Father Stan Swamy, a Jesuit priest and tribal rights activist arrested by the National Investigation Agency (NIA) in the Elgaar Parishad case, on Thursday filed a bail application before a special court, saying no purpose was served by “keeping a sick 83-year-old incarcerated”.
Swamy was arrested on October 8 in Jharkhand and produced in a Mumbai court the following day. The NIA, however, did not seek his custody for investigation and filed a chargesheet against him and seven others the same day. He has since been lodged in Taloja Central Jail after his interim bail application on medical grounds was rejected last month.
Calling the arrest “uncalled for” and “malafide”, the bail plea says that the fact that his custody was not sought over two years after the FIR was filed shows that he was not considered a flight risk or someone who would tamper with evidence.
The 31-page bail plea, filed through his lawyer Sharif Shaikh, says Swamy has been targeted by the investigating agency due to the “nature of his writings and work” about “caste and land struggles of the people in India and violation of the democratic rights of the marginalised citizens of India”. “Through his literature, he has raised questions and holds the state authorities responsible for the injustice against the marginalised persons of society… it is due to the nature of the work that he is being falsely implicated in the said FIR,” it states.
The bail application claims that while the NIA alleges his links with Maoist groups based on some documents found on his laptop, the format in which the documents are found can be “easily manipulated and planted on an insecure digital divide”.
Referring to the letters annexed to the NIA chargesheet, the bail plea says there was nothing incriminating to show his involvement in any terrorist activity.
“The region (Jharkhand) is torn in conflict between the State and Naxalites. At most the prosecution has managed to establish that the applicant had some correspondence with others who could be members of banned organisation. Nowhere have they been able to establish that the applicant himself is a member of the banned organisation. Working for the undertrials who could or could not have been Maoist does not make the applicant himself a Maoist,” it says.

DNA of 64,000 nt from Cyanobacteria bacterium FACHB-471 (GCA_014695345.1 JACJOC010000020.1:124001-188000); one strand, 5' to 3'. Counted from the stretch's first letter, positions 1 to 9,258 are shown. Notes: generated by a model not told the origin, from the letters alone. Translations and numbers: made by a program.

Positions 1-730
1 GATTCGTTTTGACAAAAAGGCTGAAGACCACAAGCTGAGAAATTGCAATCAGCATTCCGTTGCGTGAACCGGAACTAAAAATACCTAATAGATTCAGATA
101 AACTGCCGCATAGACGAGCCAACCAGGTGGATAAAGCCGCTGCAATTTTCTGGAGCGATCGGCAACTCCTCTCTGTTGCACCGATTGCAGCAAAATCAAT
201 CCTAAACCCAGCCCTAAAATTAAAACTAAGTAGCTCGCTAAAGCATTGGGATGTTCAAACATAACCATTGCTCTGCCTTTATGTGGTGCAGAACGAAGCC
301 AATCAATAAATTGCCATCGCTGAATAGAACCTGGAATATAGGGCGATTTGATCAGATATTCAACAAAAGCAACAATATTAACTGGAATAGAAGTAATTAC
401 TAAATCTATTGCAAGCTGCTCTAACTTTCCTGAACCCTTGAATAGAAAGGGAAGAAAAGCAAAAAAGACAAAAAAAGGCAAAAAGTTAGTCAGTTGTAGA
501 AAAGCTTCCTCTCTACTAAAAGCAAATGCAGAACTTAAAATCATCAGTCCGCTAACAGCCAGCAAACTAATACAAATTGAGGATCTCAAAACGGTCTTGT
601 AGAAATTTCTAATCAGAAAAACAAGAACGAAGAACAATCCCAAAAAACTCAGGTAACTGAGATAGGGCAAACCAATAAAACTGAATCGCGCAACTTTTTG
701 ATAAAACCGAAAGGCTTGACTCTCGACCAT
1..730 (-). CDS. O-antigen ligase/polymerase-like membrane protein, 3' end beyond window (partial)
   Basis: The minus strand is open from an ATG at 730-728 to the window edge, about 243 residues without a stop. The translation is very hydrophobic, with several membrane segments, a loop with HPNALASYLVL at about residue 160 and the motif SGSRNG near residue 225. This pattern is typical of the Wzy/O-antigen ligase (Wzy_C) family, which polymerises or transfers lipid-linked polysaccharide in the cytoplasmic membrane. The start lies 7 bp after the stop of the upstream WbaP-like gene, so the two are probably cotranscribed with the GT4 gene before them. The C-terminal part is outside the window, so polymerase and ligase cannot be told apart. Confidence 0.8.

Swamy is the founder of Bagaicha, an organisation working with tribals in Jharkhand on issues that include alleged illegal detention of youngsters on charges of being Maoists. He is also a member of Persecuted Prisoners Solidarity Committee (PPSC), which the NIA claims is a frontal organisation of the banned CPI(Maoist) group.
In its chargesheet against Swamy, the NIA had said: “Since from the maximum part of the country, party members (of CPI-Maoist) were arrested and the party was not having any face, so it gave responsibility to Stan Swamy as he was against the government. Stan Swamy is having his own identity. Stan Swamy is having his own NGO in Jharkhand.”
Swamy’s bail plea says the NIA failed to bring on record anything that shows he was supporting the banned organisation through PPSC. “The role of PPSC has been established, admittedly by the prosecution, as an organisation providing legal aid… Nowhere does the Constitution states that alleged Maoists are not to be allowed an opportunity to defend themselves,” it says.
The bail plea also says that Swamy was not connected to the organisation of the Elgaar Parishad event on December 31, 2017, which the NIA claims was linked to the violence in Bhima Koregaon the next day. Asking the NIA to file its reply to the bail plea, the court fixed December 4 as the next date of hearing.
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